Arabian Homo Sapiens Fossil: Key Information
A new study published in Nature Ecology and Evolution shows that anatomically modern humans were living in Saudi Arabia at least 85,000 years ago, based on research from a fossil found there in 2016.
About the fossil
- The fossil is a 1.3 inch long finger bone, likely from the middle finger of an adult but it is not known if it belonged to a male or female, nor which hand it came from.
- It was identified as being from a Homo sapien after comparing a CT scan of the fossil with other species that have human-like fingers. H. sapien finger bones are quite distinct, even from archaic human species.
- The age of the fossil was determined through U-series dating of the fossil itself and through various dating techniques used on sediments near the fossil.
- It is now the oldest confirmed H. sapien fossil found outside of Africa and the Levant.
- Genetic studies suggest that all modern non-African humans are descended from H. sapiens that migrated out of Africa 60,000 years ago.
- This fossil found in Arabia is part of the small but growing archaeological evidence that shows H. sapiens had dispersed out of Africa prior to 60,000 years ago and possibly in a series of waves rather than a rapid mass exodus.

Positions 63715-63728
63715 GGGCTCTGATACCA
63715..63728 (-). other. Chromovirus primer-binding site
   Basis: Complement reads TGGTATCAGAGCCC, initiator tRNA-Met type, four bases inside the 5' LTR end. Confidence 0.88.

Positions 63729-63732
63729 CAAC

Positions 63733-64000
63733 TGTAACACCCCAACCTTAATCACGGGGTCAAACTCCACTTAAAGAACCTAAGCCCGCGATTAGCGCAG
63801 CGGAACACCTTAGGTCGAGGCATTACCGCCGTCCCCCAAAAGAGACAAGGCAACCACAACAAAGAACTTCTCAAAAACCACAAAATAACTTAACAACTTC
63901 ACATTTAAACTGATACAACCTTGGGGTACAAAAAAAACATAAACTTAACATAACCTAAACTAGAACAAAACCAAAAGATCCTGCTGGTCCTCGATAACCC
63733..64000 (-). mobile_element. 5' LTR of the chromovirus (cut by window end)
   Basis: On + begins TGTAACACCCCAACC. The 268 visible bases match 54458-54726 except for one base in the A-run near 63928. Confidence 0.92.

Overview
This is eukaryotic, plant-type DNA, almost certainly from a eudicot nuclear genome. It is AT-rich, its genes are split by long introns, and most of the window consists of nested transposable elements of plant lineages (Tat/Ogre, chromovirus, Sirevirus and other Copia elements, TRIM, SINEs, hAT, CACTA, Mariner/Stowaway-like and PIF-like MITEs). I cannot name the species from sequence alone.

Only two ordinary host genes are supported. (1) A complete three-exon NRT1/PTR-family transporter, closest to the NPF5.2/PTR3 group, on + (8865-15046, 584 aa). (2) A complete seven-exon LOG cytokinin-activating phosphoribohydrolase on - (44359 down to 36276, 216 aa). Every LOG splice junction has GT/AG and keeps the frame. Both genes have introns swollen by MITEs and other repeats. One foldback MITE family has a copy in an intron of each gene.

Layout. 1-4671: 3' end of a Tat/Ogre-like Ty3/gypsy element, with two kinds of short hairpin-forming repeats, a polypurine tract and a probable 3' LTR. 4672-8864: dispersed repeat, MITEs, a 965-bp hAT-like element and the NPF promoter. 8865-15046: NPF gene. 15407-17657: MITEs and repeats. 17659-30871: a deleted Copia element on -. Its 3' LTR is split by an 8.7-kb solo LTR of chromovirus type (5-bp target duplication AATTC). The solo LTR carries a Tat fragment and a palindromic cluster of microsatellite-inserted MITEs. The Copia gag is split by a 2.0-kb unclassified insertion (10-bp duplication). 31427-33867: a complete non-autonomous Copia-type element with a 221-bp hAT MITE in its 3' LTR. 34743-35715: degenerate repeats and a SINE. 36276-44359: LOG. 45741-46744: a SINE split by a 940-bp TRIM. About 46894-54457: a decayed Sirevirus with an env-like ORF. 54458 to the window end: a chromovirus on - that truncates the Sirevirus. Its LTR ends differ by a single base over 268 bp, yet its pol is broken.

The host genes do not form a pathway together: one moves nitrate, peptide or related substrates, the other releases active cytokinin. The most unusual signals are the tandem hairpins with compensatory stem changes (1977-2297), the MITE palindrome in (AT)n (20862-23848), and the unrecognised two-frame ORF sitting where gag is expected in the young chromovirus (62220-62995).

- Such evidence includes human remains found in Israel, East Asia and Australia dated between 65,000-80,000 years ago.
- One possible explanation is that these early migratory populations went extinct and were replaced by a later wave of migration.
- This fossil also sheds light on the route humans took out of Africa. It was previously thought that migration towards East Asia occurred along coastlines but this discovery suggests that H. sapiens could have traveled along inland Arabia which had semi-arid grasslands at the time.
Image created by Chronus